Wilkes University

Chemistry

CHM-105. Chemistry and Modern Society

Credits: 3

This course will emphasize consumer applications of chemistry with some emphasis on environmental consequences of the use of various forms of energy (nuclear, coal, petroleum, natural gas) and everyday chemicals (foods, drugs, agricultural chemicals, and chemicals used in pest control). 

CHM-111. Fundamentals of Chemistry

Credits: 4

Designed for students who do not intend to major in science or engineering, this one-semester course presents principles of chemistry. Topics include atomic structure, chemical bonding, gas laws, solutions, acid/base chemistry and an introduction to organic and biochemistry. A laboratory component is required as part of this course, in which students will develop basic principles of laboratory technique. Students may not receive credit for both CHM 111 and CHM 113/115. Three hours of class, one hour of problem session, and two hours of lab per week.

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Pre-Requisites
Departmental placement criteria are met.

CHM-113. Elements and Compounds Lab

Credits: 1

This is the first chemistry laboratory course in the two-semester general chemistry sequence. Experiments are performed to reinforce the concepts learned in CHM-115. One three-hour laboratory per week.

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Pre-Requisites
Departmental placement criteria are met
Co-Requisites

CHM-114. The Chemical Reaction Lab

Credits: 1

This is the second chemistry laboratory course in the two-semester general chemistry sequence. Experiments are performed to reinforce the concepts learned in CHM-116. One three-hour laboratory per week.


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Pre-Requisites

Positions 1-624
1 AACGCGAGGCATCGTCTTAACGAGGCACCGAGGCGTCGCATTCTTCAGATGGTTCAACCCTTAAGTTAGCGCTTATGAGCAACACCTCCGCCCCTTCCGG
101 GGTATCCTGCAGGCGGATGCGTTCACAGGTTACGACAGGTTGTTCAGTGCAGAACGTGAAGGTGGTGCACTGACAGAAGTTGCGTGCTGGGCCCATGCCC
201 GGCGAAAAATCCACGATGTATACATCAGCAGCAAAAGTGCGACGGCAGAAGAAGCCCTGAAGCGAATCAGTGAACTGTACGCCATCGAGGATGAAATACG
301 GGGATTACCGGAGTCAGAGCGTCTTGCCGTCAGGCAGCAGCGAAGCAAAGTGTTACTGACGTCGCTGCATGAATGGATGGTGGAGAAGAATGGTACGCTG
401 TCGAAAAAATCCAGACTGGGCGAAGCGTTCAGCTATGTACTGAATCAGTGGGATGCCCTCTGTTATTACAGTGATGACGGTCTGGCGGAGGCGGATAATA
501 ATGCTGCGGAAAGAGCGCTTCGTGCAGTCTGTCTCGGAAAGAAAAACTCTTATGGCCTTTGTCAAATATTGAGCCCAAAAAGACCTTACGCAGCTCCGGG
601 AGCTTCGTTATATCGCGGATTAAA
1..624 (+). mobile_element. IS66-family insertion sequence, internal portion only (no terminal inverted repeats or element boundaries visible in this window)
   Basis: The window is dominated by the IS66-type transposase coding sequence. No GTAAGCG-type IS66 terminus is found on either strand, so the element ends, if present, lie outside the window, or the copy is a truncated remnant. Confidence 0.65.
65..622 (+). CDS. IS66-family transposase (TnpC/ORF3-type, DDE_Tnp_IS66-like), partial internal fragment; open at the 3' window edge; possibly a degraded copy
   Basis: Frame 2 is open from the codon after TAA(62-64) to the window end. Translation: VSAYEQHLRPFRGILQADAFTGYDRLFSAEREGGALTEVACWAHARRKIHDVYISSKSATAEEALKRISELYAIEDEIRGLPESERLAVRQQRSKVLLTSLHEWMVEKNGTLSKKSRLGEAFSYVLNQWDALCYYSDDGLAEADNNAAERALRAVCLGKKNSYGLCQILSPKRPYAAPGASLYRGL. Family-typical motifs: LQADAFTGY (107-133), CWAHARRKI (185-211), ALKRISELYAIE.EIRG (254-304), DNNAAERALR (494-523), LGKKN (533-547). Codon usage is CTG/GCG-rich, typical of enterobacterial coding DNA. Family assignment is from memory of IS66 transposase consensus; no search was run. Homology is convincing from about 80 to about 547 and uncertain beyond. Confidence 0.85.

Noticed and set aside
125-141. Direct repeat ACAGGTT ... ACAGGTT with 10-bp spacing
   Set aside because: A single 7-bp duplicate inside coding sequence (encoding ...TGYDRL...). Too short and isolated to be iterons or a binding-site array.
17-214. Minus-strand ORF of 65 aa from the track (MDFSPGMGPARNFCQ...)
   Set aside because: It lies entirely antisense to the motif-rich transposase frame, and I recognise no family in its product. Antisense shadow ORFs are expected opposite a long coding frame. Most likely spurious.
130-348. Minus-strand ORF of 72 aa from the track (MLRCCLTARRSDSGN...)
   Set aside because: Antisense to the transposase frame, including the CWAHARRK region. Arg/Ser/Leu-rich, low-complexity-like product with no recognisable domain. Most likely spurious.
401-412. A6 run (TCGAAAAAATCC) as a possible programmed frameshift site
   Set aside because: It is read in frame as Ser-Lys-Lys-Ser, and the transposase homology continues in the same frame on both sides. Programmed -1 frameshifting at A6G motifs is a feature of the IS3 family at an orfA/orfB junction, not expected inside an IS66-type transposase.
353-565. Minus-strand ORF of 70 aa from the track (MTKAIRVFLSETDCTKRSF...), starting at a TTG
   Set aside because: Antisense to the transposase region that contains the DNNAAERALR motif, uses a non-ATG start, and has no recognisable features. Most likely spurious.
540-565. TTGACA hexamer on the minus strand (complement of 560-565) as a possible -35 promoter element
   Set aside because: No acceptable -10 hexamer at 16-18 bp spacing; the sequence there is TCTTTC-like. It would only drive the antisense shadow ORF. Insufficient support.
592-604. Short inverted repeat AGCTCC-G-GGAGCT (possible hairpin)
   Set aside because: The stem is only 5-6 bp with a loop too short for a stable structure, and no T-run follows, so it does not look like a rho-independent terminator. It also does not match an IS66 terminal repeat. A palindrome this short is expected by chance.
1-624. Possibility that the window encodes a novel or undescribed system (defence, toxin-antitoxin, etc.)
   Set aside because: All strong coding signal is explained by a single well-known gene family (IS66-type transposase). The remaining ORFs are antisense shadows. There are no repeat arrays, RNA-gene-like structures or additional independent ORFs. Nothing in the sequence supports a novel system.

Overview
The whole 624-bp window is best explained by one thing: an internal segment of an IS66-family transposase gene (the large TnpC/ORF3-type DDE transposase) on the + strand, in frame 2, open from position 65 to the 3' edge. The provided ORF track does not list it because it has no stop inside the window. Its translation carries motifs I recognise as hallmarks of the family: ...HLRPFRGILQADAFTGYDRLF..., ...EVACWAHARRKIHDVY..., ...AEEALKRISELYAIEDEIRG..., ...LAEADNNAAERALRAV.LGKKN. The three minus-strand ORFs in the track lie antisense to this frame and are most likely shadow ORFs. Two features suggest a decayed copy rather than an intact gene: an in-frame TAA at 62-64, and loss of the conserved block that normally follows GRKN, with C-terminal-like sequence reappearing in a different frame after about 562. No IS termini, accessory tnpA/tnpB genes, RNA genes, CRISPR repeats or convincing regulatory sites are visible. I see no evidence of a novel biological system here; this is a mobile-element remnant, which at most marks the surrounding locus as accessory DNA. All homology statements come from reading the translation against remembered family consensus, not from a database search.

CHM-113 with a grade of 2.0 or better and CHM-115 with a grade of 2.0 or better
Co-Requisites

CHM-115. Elements and Compounds

Credits: 3

Emphasis is placed on the periodic table and stoichiometry, including chemical properties, physical states, and structure. Three hours of class and a one-hour problem session per week.
Corequisite: CHM-113.

Pre-Requisites

Departmental placement criteria are met.

CHM-116. The Chemical Reaction

Credits: 3

A detailed study of chemical equilibria in aqueous solution. Three hours of class and a one-hour problem session per week.

Pre-Requisites
CHM-113 with a grade of 2.0 or better and CHM-115 with a grade of 2.0 or better
Co-Requisites

CHM-117. Introductory Chemistry Lab for Engineers

Credits: 1

This is a one-semester introductory chemistry laboratory course for engineering students. Experiments are performed to reinforce the concepts learned in CHM-118. One three-hour lab per week.

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Pre-Requisites
Departmental placement criteria are met.
Co-Requisites

CHM-118. Chemistry for Engineers

Credits: 3

This course covers the foundations of chemistry, matter and measurements, periodicity, atomic and molecular structure, stoichiometry, states of matter, phase changes, kinetics, equilibrium, thermochemistry and electrochemistry.  Four hours of lecture per week.

Pre-Requisites
Departmental placement criteria are met
Co-Requisites

CHM-231. Organic Chemistry I

Credits: 3
Terms Offered: Summer

An introduction to the chemistry of carbon compounds, this course develops the interconnected relationship between bonding, structure, properties and reactivity in organic compounds. Instrumental methods will be presented as a means to determine structure. Three hours of class and a one-hour problem session per week.

Pre-Requisites
CHM-114 with a grade of 2.0 or better and CHM-116 with a grade of 2.0 or better
Co-Requisites

CHM-232. Organic Chemistry II

Credits: 3

This course continues CHM-231, with emphasis on organic synthesis. Three hours of class and a one-hour problem session per week.

Pre-Requisites
CHM-231 with a grade of 2.0 or better and CHM-233 with a grade of 2.0 or better
Co-Requisites

CHM-233. Organic Chemistry I Lab

Credits: 1

After an introduction to standard organic reaction, purification, physical characterization, and spectroscopic techniques, students will investigate concepts discussed in CHM-231. One three-hour laboratory per week.

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Pre-Requisites

CHM-114 with a grade of 2.0 or better and CHM-116 with a grade of 2.0 or better

Co-Requisites

CHM-234. Organic Chemistry II Lab

Credits: 1